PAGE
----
Despite transmission woes Sunday, Dale Earnhardt Jr. retained the NASCAR Sprint Cup points lead with a 32nd-place finish in the rain-shortened race at Pocono Raceway.

Earnhardt developed transmission problems 50 laps into the Pennsylvania 400. However, a late-race accident between Jimmie Johnson and Matt Kenseth, which knocked Kenseth from second to 23rd seven laps before the event was called because of rain, enabled the No. 88 Hendrick Motorsports team to retain a five-point advantage over Kenseth in the standings.

Junior led 17 of the first 48 laps, then had trouble after his second pit stop. After Earnhardt told the crew his car had a tight handling condition, his team changed four tires and made a track bar adjustment.

Earnhardt was barely up to speed when he warned crew chief Steve Letarte that the car had “no third, no fourth” gear.

Letarte repled, “Yeah, that’s not going to work . . . go to the garage.”

“We don’t have third or fourth gear so we have to change the transmission,” Earnhardt said while waiting in the garage “I know the guys in the transmission shop are disappointed. We don’t ever break parts. The time was out, and it started to miss some shifts. It was hard to get into gear.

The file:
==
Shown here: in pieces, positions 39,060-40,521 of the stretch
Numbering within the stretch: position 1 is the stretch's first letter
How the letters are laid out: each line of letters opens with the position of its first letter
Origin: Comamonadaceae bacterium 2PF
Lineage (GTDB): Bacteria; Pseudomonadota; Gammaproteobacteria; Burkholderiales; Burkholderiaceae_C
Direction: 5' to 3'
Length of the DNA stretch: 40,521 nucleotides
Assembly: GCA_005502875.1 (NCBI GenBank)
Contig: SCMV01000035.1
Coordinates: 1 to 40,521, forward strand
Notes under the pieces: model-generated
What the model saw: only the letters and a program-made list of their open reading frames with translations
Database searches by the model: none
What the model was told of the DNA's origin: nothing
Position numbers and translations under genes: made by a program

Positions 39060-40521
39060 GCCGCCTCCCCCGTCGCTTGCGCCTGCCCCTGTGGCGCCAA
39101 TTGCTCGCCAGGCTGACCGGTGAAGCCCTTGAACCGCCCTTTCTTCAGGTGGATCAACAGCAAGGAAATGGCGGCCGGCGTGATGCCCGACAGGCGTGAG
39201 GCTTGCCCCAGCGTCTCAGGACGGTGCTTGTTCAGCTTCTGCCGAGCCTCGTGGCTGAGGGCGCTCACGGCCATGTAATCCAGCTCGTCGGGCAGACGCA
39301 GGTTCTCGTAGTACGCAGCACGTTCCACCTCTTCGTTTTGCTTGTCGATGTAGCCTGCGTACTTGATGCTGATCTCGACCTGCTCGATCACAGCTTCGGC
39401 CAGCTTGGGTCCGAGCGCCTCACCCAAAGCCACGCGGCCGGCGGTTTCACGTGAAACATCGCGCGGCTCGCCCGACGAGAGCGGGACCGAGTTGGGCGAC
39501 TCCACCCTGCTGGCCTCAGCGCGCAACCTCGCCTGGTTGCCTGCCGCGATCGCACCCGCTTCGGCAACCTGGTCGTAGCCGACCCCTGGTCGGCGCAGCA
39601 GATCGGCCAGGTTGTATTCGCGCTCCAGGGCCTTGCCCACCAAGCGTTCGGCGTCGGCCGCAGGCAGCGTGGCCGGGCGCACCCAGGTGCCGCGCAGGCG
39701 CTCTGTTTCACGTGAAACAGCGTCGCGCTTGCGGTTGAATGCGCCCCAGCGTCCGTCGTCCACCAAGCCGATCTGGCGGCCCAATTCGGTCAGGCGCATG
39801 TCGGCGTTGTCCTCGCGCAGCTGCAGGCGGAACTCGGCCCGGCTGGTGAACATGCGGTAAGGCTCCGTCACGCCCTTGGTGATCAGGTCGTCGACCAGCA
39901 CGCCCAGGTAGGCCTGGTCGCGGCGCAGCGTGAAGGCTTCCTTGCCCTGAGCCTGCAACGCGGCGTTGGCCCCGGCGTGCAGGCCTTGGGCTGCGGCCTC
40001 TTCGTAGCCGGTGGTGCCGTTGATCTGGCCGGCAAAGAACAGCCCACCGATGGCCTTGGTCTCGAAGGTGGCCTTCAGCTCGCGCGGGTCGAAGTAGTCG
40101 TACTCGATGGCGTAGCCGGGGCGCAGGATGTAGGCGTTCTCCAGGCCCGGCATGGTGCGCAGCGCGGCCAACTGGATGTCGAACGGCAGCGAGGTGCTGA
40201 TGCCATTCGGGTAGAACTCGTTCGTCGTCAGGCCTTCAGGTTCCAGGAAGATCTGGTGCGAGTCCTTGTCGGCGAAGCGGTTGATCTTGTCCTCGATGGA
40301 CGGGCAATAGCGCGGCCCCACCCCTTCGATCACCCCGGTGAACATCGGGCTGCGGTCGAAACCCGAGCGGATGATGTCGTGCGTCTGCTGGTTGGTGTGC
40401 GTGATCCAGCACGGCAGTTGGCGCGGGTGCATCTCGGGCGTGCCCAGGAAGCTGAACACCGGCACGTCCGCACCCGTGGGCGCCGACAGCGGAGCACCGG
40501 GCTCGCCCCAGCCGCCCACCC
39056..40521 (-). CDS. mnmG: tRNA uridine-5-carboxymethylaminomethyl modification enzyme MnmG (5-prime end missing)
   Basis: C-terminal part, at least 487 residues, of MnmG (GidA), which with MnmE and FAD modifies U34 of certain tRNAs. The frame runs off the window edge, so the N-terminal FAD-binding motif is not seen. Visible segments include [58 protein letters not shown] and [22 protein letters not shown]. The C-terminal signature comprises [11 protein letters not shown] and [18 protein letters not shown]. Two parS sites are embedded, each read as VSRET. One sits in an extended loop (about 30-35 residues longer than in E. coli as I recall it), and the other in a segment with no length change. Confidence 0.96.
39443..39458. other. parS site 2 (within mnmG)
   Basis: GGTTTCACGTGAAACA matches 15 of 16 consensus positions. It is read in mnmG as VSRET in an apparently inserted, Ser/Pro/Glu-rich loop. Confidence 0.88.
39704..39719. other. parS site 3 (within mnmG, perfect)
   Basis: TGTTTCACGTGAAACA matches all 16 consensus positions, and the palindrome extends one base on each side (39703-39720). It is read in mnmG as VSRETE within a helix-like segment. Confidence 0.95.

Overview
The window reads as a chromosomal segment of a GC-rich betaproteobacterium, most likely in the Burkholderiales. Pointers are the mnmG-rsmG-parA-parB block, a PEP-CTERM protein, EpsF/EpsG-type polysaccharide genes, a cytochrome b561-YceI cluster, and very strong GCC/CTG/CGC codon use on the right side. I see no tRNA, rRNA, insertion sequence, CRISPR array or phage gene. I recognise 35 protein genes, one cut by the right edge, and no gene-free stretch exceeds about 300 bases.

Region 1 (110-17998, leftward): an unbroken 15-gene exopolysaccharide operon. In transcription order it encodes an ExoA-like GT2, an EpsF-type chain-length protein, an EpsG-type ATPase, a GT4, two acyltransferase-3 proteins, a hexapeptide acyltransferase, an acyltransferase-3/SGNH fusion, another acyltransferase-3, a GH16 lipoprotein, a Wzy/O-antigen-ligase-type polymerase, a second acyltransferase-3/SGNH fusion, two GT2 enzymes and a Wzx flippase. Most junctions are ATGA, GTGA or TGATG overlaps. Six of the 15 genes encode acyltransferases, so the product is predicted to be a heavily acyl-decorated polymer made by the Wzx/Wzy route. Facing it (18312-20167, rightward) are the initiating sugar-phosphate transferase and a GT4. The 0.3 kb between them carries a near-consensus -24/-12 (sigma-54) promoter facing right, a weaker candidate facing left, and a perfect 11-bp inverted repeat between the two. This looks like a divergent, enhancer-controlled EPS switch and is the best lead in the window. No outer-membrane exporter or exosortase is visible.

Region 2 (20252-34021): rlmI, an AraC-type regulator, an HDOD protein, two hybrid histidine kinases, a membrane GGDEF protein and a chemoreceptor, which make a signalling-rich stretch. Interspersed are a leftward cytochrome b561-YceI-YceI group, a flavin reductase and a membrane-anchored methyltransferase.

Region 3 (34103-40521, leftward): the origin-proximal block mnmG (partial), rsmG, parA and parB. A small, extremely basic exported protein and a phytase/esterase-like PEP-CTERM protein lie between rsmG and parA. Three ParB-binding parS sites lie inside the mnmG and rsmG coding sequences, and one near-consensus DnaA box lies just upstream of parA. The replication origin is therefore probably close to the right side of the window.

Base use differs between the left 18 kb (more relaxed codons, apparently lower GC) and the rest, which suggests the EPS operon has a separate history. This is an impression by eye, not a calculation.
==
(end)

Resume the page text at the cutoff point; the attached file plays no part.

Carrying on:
“We put (the transmission) in (Saturday) during qualifying, and it was fine. When the race started it was kind of aggressive, there was a bit of a vibration and the car was just out of time. It started missing some shifts. It was difficult to get it into gear and then finally (going) from third to fourth coming out of the tunnel, it didn’t have any fourth. And then I went to third and it didn’t have any third.”

Earnhardt entered the weekend with a 14-point lead over Kenseth. In NASCAR's stop at Indianapolis last week, Junior had tied eventual Pocono race winner Jeff Gordon's record for completing 21 consecutive races on the lead lap and was set to break the record on Sunday. But Earnhardt finished 32nd, 18 laps off the pace.

“It’s tough,” he said. “We had a good run going. The Diet Mountain Dew Chevrolet was pretty fast. Jimmie (Johnson's) the quickest car out there, but we felt like we might have been able to work on ours — we were tight — I thought we could make it better than what we were.”